Tuesday, February 1, 2011

California Supreme Court Upholds Regulatory Fees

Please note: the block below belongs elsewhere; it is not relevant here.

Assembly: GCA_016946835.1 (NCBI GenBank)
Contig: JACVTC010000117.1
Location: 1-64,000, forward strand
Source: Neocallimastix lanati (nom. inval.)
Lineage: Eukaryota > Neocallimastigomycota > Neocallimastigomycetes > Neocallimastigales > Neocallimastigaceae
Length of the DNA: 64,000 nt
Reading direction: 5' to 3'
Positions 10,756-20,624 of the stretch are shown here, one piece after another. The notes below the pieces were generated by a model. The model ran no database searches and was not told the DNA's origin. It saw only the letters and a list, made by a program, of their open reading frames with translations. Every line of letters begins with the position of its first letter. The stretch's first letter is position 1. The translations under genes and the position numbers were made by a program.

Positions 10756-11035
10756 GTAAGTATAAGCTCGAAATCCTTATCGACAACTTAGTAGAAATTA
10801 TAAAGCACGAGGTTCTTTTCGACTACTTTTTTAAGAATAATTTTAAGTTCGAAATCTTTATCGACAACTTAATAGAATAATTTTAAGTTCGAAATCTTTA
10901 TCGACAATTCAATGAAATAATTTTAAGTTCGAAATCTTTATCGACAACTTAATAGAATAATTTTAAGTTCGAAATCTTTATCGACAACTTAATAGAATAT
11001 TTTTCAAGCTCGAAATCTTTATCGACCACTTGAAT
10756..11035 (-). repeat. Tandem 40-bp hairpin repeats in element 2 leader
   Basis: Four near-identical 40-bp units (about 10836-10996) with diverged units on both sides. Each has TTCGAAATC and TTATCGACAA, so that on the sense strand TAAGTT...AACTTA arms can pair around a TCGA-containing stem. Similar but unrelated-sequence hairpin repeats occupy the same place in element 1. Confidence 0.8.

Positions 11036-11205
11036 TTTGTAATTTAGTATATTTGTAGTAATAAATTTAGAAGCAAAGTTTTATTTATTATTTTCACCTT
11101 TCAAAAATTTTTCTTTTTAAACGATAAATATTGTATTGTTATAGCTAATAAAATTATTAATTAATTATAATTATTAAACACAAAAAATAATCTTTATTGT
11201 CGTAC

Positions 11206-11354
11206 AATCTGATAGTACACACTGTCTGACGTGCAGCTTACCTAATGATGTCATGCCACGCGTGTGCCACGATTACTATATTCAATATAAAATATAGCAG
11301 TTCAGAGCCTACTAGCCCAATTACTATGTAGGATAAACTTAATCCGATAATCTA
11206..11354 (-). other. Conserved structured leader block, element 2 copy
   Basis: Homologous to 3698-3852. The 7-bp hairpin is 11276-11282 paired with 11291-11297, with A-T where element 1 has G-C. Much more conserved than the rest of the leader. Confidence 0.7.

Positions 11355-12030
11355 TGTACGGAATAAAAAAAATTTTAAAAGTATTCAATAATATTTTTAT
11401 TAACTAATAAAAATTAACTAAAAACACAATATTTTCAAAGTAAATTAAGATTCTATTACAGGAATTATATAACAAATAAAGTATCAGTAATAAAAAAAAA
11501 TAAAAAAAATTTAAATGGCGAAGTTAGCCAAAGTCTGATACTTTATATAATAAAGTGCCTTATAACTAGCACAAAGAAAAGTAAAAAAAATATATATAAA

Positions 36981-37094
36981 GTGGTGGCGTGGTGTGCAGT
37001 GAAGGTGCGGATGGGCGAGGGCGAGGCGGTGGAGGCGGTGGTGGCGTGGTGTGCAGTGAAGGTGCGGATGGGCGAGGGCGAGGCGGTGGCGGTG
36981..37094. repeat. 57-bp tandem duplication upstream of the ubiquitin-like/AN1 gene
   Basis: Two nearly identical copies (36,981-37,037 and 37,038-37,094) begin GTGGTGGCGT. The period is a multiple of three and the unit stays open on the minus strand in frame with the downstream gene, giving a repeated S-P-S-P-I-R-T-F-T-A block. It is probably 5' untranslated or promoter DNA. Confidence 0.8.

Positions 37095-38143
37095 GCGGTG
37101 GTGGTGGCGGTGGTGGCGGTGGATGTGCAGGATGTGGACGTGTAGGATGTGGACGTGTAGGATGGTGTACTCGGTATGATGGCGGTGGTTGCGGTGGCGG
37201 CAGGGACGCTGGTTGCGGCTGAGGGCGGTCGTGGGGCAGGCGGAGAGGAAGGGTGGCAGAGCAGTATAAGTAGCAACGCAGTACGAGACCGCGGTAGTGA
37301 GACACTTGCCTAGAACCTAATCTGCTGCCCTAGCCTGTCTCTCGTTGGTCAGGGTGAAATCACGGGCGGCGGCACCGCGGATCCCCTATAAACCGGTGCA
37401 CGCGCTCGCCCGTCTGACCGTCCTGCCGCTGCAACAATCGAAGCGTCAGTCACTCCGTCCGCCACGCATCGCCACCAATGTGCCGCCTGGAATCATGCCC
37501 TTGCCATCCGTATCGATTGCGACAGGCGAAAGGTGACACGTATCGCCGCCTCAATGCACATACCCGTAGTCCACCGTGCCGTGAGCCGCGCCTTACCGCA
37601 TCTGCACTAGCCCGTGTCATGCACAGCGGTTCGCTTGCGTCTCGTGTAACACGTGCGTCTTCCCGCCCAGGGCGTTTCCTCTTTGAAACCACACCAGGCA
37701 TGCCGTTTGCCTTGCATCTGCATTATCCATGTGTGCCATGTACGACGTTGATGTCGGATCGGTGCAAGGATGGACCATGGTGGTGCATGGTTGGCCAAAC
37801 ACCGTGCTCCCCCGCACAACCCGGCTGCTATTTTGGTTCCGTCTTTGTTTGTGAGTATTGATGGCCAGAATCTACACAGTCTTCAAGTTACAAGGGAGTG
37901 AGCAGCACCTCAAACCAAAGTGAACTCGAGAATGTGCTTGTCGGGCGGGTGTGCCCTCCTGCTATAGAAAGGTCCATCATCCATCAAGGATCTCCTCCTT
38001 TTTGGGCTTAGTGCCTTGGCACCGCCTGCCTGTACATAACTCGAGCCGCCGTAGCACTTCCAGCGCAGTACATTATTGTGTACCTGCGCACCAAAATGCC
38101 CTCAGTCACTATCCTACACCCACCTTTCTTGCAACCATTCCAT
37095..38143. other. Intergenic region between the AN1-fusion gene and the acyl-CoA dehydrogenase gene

In California Farm Bureau Federation v. State Water Resources Control Board (here), the California Supreme Court held that regulatory fees imposed by the State Water Resources Control Board to pay the cost of administering California’s water rights program are not facially unconstitutional as invalid taxes. The decision adopts generous language concerning the scope of a regulatory fee. While such a fee cannot “exceed the reasonable cost of regulation with the generated surplus used for general revenue collection,” the fee need not benefit the fee payers, and it need not be proportional to the service rendered to individual fee payers. With respect to the as-applied challenge, the Supreme Court remanded for the trial court to make detailed findings regarding the Board’s showing that the regulatory costs were reasonably related to the fees assessed. However, the Court acknowledged that while fees must be reasonably related to regulatory costs, a “government agency should be accorded some flexibility in calculating the amount and distribution of a regulatory fee.” It therefore appears that the plaintiffs have an uphill battle to support their claim that the fee is illegal, even though under the statutory scheme, only 40% of those subject to the Board’s jurisdiction are being assessed to pay the regulatory costs (because the remaining 60% of water rights holders are either grandfathered or immune from Board decisions granting vested rights)